Thursday, July 28, 2011

Brazil's Quality Coffee or Capabilities?

A few years back I went to Managua in Nicaragua one of the poorest countries on this side of the world torn through a revolution and war 20 years ago during the Reagan administration. Currently anybody can go and you wouldn't think anything like that happened there. It's peaceful and the political stability is good. Once there I noticed two things; poverty, and how agriculture was one of their biggest industries in the rural locations. Many Americans and International investors were going to Nicaragua for one thing "Coffee Beans". Coffee is the second most traded product in the world after petroleum. Nicaragua hosts one of the cleanest and purest tasting coffees in the world and it's due to the numerous volcanoes in the regions and is very similar to Hawaii's world re-known coffee taste. Colombia is considered the richest tasting coffee beans in the world and it's clearly due to the high elevation where they are being produced. The list of high quality beans extends to Ethiopia, Indonesia, India, Jamaica, Kenya, etc. In quality, the perfect bean is based upon the combination of soil quality, climate, and the higher the altitude, the better the quality.

For the first time I drank real coffee from Nicaragua and let me tell you, it gives you a lasting impression. As I headed north into the county I noticed the higher elevations and I started noticing the fields of coffee and the companies. Once, a truck was full of coffee was ready to be shipped to Costa Rica. It seems like Starbucks was only buying from Costa Rica and not Nicaragua. I was told that it was being sent to the U.S. with the label that said “produced in Costa Rica.”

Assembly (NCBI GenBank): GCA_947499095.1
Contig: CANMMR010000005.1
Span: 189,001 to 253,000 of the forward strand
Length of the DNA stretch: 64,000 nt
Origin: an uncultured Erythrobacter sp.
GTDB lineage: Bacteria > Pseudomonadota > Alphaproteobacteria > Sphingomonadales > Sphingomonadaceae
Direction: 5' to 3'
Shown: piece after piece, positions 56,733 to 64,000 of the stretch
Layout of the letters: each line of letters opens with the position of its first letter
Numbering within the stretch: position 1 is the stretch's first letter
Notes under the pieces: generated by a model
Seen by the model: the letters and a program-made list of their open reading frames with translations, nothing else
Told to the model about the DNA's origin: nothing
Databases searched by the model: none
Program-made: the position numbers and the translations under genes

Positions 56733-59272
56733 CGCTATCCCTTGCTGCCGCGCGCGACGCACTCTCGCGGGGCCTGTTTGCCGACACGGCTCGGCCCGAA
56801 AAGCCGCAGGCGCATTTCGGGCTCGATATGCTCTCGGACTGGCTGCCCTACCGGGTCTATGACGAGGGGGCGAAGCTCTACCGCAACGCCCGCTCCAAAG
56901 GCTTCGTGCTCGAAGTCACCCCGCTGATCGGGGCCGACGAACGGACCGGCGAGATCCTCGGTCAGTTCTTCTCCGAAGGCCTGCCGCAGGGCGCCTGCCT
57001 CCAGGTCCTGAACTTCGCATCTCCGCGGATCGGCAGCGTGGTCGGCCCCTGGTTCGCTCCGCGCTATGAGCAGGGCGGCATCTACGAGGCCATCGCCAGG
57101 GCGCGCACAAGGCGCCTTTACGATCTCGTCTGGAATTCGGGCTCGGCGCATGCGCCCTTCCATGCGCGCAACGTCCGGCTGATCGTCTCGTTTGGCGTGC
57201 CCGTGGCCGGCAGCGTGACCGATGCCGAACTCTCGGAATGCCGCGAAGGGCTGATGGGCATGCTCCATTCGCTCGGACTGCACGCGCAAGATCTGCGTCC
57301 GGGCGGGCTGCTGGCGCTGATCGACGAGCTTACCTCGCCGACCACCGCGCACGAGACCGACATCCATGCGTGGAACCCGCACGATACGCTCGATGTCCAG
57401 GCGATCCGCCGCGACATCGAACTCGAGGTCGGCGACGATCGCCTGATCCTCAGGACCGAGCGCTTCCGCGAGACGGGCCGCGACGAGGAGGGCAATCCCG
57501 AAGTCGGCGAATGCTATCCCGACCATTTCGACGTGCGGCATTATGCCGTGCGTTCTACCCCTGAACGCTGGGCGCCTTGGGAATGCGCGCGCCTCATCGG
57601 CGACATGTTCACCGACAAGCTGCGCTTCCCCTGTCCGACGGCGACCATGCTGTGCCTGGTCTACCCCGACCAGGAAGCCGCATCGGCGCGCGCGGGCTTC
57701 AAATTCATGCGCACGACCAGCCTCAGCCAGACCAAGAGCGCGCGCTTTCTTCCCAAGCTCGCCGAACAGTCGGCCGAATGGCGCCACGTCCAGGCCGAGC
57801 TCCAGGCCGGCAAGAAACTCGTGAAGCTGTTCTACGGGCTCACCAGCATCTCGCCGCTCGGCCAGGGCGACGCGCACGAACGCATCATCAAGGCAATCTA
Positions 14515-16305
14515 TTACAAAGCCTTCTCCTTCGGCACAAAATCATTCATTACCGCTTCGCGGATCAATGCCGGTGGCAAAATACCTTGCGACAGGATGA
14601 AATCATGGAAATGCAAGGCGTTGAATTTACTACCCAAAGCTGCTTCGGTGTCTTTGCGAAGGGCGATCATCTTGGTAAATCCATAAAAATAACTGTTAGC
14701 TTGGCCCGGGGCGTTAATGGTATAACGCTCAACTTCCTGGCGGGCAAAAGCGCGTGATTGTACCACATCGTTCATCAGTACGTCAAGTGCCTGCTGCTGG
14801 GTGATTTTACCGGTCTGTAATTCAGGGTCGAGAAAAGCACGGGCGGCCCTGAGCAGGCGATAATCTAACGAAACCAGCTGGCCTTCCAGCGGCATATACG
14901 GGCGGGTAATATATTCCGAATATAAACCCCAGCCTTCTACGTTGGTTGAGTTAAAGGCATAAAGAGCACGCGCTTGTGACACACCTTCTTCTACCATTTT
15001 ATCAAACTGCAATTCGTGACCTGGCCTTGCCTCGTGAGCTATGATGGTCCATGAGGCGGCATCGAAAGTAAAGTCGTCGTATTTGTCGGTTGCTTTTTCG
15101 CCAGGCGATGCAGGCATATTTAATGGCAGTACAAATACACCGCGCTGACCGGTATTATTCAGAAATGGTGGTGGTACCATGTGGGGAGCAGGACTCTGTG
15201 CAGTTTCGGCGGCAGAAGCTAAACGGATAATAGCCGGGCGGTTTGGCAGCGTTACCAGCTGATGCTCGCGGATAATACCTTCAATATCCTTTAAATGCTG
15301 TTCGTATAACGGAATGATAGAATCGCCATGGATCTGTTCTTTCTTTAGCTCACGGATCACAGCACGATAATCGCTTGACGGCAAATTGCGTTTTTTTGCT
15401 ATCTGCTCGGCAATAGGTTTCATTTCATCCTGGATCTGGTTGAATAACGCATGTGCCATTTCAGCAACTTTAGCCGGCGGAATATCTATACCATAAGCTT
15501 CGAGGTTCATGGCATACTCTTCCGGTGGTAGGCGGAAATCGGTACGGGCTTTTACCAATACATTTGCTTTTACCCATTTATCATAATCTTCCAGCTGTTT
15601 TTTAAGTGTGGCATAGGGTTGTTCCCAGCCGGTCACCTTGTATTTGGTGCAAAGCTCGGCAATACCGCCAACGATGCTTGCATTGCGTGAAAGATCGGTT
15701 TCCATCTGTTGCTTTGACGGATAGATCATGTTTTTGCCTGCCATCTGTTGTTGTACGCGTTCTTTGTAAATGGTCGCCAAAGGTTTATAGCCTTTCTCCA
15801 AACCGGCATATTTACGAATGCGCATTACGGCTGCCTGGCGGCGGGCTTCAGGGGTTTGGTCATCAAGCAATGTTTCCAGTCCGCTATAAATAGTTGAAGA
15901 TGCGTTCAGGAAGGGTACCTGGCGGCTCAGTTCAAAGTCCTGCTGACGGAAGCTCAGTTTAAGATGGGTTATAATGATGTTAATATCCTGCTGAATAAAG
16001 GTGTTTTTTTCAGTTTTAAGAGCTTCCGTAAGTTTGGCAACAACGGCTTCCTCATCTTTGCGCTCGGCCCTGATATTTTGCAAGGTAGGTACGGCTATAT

Currently, Brazil grows roughly a third of the world's coffee and exports it through the ports of Santos, while re-known coffee from Colombia only produces 12%. Below is a map of the top coffee country producers in the world.

I was surprised to see Brazil at number one but after awhile you notice that it's cheaper and easier to get it from Brazil because of the mass production of coffee, great infrastructure, great branding, the ease of doing business in terms of exporting, and the supply chain to the U.S. was direct. Keep in mind, the top coffee consumers in the western hemisphere are the U.S. and Brazil, so it wasn't a shock to see that Brazil was a top producer of coffee.

Although Colombia and Nicaragua are better in quality and closer to the U.S., their economy is poor and their infrastructure is underdeveloped, which makes transporting to the coffee processing plants a difficult task. In addition, Nicaraguan coffee was not imported into the United States because of the political differences between the U.S. and Nicaraguan governments, but just recently U.S. allowed the importation of coffee from Nicaragua, which is the reason for the large number of international investors who are going to Nicaragua and buying land.

Three things I learned from this trip: the taste of real coffee, the advantage of a country with a sound infrastructure, and how Brazil leverages all its capabilities to brand its coffee as one of the best in the world.

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